3. In the rural areas especially, it was not necessary before to use burglary proof devices in our homes. With the increase in the rate of armed robbery and stealing, it is now important for people to change and start using burglary proof and other modern security devices.
  4. In traditional or rural societies, farmers used crude means of farming like the hoe and the cutlass. But today, the modern world has been able to produce a better means of farming, which is called mechanized farming. It involves the use of machines like tractors and other modern farming equipment.

How to change undesirable customs and traditions

Most of the bad aspects of our cultures can be changed through education. Such education must be given in schools, on television and radio, on the Internet and in newspapers. Government agencies, like the National Orientation Agency, and religious bodies can help to provide this education.

Ethnic groups in Nigeria and the languages they speak

Nigeria is a very large country. There are more than 300 ethnic groups in Nigeria, speaking different languages. Here are some of the ethnic group

state Ethnic groups Akwa Ibom Ibibio, Anang Anambra Igbo

Bauchi Hausa, Tangale, Fulfulde, Korkera, Poli, Yolla, Eleme Bayelsa Ijaw

Benue Igala, Tiv, Idoma, Igede

Bornu Kanuri, Shuwa, Bedde, Fulfulde, Bura, Ngizim, Hausa, Kanembu Cross River Efik, Efut, Qua, Ejagham, Ekoi

Delta Urhobo, Itsekiri, Kwale, Igbo, Isoko, Ijaw Edo Bini, Afemai, Esan, Owan

Imo Igbo

Kaduna Hausa, Kaje, Gwari Lagos Yoruba

Niger Gari, Nupe, Koro, Hausa Ondo Yoruba

Oyo Yoruba

Plateau Birom, Agas, Miango, Hausa Rivers Ijaw, Igbo, Ikwerre

How to treat people who do not speak our own language

Some people who speak other languages live among us in our states. Some of our people also live among people who speak other languages.There are people who speak Hausa and Fulfulde languages, who live in places like Lagos, Ibadan and Onitsha. Also there are people who speak Igbo language, living in places like Kano, Kaduna, Sokoto and Akure. We should, therefore, accept people who do not speak our language, and be friendly with them. If we do not accept other people in our area, our people living in other areas will not be accepted by others. We are all human beings, and we are equal before God. Also, as citizens of the same country, we should learn to work together in unity for the progress of our country.

Assessment and evaluation

Teacher asks questions from pupils based on the topic wrap up and conclusions

Teacher goes over the topic for better understanding.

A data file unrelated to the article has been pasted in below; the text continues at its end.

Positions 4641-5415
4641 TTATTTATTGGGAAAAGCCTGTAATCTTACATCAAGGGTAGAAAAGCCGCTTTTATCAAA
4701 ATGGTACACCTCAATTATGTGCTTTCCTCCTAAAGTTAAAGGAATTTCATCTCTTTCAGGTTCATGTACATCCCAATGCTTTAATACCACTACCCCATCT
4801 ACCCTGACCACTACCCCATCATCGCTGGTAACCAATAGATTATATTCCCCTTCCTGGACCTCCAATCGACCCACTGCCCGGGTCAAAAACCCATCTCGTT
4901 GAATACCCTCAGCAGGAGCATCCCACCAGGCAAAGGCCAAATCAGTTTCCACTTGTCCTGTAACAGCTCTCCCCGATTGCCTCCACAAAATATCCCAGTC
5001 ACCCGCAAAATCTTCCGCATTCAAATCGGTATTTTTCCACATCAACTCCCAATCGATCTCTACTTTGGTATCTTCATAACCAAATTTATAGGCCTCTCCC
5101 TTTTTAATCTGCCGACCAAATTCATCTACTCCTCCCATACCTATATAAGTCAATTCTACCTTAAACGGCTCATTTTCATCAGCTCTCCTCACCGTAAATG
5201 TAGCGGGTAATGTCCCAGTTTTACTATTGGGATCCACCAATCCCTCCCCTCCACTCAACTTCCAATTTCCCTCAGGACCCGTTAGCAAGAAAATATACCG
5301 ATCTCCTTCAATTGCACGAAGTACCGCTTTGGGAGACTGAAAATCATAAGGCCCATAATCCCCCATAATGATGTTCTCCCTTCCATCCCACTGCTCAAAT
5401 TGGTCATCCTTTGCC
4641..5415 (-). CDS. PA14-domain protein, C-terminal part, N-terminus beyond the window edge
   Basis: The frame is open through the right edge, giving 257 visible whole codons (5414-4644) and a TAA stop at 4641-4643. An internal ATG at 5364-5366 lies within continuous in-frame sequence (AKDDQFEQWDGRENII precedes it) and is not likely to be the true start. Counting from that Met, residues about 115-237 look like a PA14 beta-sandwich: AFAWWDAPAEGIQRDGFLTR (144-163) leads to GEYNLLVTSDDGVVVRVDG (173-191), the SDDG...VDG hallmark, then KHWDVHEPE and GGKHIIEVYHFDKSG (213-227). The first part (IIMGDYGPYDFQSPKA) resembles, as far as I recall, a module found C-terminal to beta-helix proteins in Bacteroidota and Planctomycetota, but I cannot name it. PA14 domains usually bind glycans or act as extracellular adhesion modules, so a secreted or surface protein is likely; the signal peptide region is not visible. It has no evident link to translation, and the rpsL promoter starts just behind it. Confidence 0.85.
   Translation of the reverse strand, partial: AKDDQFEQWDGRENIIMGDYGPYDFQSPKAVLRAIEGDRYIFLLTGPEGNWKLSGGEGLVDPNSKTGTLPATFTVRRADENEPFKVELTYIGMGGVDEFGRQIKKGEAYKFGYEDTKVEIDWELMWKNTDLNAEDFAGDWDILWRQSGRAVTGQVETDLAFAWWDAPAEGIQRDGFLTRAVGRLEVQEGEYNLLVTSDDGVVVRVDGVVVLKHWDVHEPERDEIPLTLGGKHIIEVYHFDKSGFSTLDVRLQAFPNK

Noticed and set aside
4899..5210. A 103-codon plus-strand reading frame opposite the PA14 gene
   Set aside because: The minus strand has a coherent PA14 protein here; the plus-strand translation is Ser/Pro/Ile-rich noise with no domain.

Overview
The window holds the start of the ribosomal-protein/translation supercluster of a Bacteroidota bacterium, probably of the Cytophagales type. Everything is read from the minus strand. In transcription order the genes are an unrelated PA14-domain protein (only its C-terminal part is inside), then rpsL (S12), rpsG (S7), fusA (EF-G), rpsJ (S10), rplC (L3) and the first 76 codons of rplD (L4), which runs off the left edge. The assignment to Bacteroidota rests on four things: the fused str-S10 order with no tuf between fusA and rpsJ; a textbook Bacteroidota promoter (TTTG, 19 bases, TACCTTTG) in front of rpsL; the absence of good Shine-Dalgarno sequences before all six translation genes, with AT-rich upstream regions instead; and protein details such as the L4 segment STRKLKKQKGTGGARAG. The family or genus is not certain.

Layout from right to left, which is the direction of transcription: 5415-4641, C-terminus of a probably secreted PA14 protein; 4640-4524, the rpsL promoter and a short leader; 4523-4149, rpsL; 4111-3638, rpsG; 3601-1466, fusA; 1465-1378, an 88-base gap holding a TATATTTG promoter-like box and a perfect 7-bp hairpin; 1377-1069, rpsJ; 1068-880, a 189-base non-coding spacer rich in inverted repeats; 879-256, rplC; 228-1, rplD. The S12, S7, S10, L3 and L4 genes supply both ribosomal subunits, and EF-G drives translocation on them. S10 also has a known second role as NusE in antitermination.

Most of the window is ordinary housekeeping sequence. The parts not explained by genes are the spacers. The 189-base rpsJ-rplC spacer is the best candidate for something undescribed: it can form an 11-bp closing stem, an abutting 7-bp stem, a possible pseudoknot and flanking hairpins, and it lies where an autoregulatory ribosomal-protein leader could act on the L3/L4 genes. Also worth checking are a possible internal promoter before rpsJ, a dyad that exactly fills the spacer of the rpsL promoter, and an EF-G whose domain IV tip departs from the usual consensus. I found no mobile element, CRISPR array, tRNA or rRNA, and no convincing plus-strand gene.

Assignment

1. Define Culture

Week 4

Topic: marriage custom and practice

Behavioral objectives: At the end of the lessons, the pupils should be able to

1. Identify steps in selecting marriage partners.

  1. identify and explain values relevant to the selection of partners.
  2. identify the role played by families and others in the selection of marriage partners.
  3. identify the consequences of some unhealthy marriage practices. 5 suggest ways of preventing unhealthy marriage practices.

Instructional materials

Different kind of Charts and references materials Scheme of work

And other relevant materials

6 years basic Education curriculum Online information

Building background connection to prior knowledge: pupils are familiar with the topic in their previous classes

CONTENT OF THE TOPIC

Steps in selecting marriage partners (Marriage procedure)

Marriage is the union of a man and woman as husband and wife. Marriage does not just happen. A number of steps lead to marriage. First, the man and the woman meet. This usually takes place:

1 In social gatherings like parties. 2 Where they live.

  1. At school.
  2. In religious gatherings.
  3. When their families come together in village or town ceremonies. 6 In their places of work.

The marriage ceremony

The marriage ceremony is the last stage. The ceremony takes any suitable form. Generally, the preparation and the actual ceremony take this form: 1 A special place, usually a big hall, is arranged for a party.

  1. The lady gets a wedding dress and the man gets a suit. The couple’s parents, friends and relations also get their dresses ready.
  2. The first part of the ceremony is often a religious ceremony performed by religious leaders.
  3. Music is also arranged for the event.
  4. The couple makes their relationship officially recognized, by going to the marriage registry to get an official marriage certificate.

Values relevant to the selection of partners

It is important for people seeking marriage partners to look for basic qualities before selecting a partner. These qualities include:

  1. Trust: It is important to choose partners who are trustworthy and dependable, in order to have a good and long-lasting relationship.
  2. Love and affection: When selecting partners for marriage, it is important for both partners to love and show affection to each other. If one of the partners shows love and affection, while the other does not, the relationship may not last long. It would break up eventually.
  3. Tolerance: People should only select those that can tolerate or accommodate their behavior as partners. Otherwise, there will be quarrels and disagreements between them.
  4. Honesty: People seeking partners should select those that are honest, and not fraudsters, liars or backbiters.

Role played by families and others in the selection of marriage partners